The BBC reveals its decision after reviewing complaints about Sorting Your Life to Stacey Solomon
The BBC has released a public response to complaints about Sorting Your Life Out – after more than 1,500 people reached out to share their concerns about animal cruelty on the show.
Last month, the series – which airs on BBC One – was the target of a backlash after Stacey suggested moving the family’s pet rabbits to an outside hut.
The host suggested moving the rabbits from the large conservatory to the garden to make more space in the house while they tried to “de-clutter.”
But viewers were angered by the move and argued the huts were not acceptable homes for rabbits, complaining to the BBC.
Having now issued a decision, the broadcaster confirmed that in reviewing the complaints, they considered Stacy’s suggestion of a “safe and secure place” for the animal.
Investigated: The BBC has revealed its decision after reviewing 1,500 complaints from viewers about “animal cruelty” on Stacey Solomon’s Sort Your Life Out
Uh-oh: Last month, the series – which airs on BBC One – was the target of a backlash after Stacey suggested moving the family’s pet rabbits to an outside hut
Outrage: Viewers were outraged by the move and argued the huts were not acceptable homes for rabbits, complaining to the BBC
Addressing the complaints, the BBC’s response states: ‘Pet family rabbits usually live outside and only live indoors for a short period of time after they have been neutered. So they are accustomed to living in the garden.
The rabbits have full access to a spacious, enclosed garden to roam in, with the hutch being a place for them to come and go as they please during the day, as well as a safe and secure place to sleep at night. “
The investigation came after several fans took to Twitter to share their disagreement with her decision on the show.
‘Love love @StaceySolomon but so disappointed that Sort Your Life Out showed rabbits go from a nice spacious indoor track to a cramped outdoor hut, cages are never enough,’ said one.
Another wrote: “I am so disappointed with the decision to rehome the family’s pet rabbits to #SortYourLifeOut. @StaceySolomon You need to research the suffering endured by thousands of pet rabbits in tiny cages.
A third exasperated: “I hope @StaceySolomon is now properly educated to care for and terrify rabbits because she doomed those rabbits to live in a cage.”
Their need for space as sporting animals is far more important than “de-cluttering” a human’s living area. We hope you take steps to remedy it.
While a fourth echoed: “Make your life in order with StaceySolomon is very disappointing as a bunny owner.” Do your research! They have moved from a more or less decent house to an inadequately sized cottage.
“It’s things like this that hold the bunny community back as we try to show others that #ahutchisnotenough.”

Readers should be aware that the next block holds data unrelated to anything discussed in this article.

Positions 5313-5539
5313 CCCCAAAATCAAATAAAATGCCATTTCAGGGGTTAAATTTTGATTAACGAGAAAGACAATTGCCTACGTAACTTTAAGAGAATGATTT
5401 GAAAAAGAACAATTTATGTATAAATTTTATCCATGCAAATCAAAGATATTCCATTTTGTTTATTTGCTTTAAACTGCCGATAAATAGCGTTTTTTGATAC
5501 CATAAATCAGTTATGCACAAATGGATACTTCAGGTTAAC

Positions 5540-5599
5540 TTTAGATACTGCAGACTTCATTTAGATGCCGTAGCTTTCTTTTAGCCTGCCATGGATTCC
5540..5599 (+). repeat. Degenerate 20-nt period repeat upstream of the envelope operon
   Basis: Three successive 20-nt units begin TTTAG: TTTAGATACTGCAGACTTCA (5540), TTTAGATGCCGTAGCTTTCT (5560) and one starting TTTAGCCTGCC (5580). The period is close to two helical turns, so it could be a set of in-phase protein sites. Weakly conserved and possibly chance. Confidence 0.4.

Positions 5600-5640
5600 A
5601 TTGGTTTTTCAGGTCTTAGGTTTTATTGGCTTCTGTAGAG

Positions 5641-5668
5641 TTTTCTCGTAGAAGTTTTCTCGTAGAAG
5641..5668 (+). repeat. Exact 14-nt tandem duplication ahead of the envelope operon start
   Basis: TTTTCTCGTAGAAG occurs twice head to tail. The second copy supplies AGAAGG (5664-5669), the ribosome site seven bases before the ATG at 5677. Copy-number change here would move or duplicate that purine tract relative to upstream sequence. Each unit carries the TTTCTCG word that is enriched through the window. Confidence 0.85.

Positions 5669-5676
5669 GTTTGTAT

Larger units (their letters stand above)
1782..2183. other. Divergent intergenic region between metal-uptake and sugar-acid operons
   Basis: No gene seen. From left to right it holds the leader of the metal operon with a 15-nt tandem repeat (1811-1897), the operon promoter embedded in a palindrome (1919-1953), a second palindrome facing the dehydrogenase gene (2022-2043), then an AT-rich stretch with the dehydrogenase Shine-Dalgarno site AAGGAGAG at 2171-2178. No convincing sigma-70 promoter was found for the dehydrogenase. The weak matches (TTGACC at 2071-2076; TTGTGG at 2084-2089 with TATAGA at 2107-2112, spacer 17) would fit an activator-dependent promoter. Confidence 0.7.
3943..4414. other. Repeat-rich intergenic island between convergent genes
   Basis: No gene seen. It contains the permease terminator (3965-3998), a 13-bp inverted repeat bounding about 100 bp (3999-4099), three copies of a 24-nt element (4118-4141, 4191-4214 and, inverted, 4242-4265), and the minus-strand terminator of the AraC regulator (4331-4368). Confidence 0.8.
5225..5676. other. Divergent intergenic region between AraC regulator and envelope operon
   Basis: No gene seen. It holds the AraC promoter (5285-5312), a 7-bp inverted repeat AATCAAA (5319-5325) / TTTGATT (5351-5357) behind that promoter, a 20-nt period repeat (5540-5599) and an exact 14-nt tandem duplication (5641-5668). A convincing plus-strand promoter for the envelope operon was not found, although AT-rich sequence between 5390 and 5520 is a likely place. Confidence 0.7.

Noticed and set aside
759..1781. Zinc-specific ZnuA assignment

A fifth agreed, writing: “BBC, please check the welfare of the rabbits. #SortYourLifeOut just shows the sheer lack of knowledge and cruelty of putting those rabbits in a tiny cage.”
Absolutely awful @StaceySolomon and @bbcthree. The latest episode of Rank Your Life is a shame. Those poor bunnies. A cage is never enough.
Next time follow RabbitRWAF’s guidelines for the proper size of rabbit housing. This is very short. It’s animal abuse!
The Rabbit Welfare Association and Trust shared the story and encouraged viewers to file a complaint.
But they also added, “Before we comment any longer, we want to make it clear that we believe this is the responsibility of the production company, not the presenter, and we will not allow any comments against Stacy Solomon.”
The move: Stacey suggested moving the rabbits from the large conservatory to the garden to create more space in the house
Angry: But when the episode aired earlier this month, viewers were outraged by the move and argued that the huts were not acceptable homes for rabbits.
Complaints: They took to social media to complain and to ask the BBC and Stacey to do more research into rabbit care
“The production company should have done their research.”
The BBC responded to complaints from fans by explaining that rabbits usually live outside and “accommodate” to the garden.
They added: ‘The rabbits have full access to a spacious, enclosed garden to run around in, with the hutch being a place to come and go as they please during the day, as well as a safe place for them to sleep. at night.”
The series – which follows Stacey and her team as they help families put their homes in order – received 1,502 complaints to the BBC.
Defence: The Rabbit Welfare Association and Trust have shared the story and encouraged viewers to lodge a complaint with Ofcom, while defending Stacey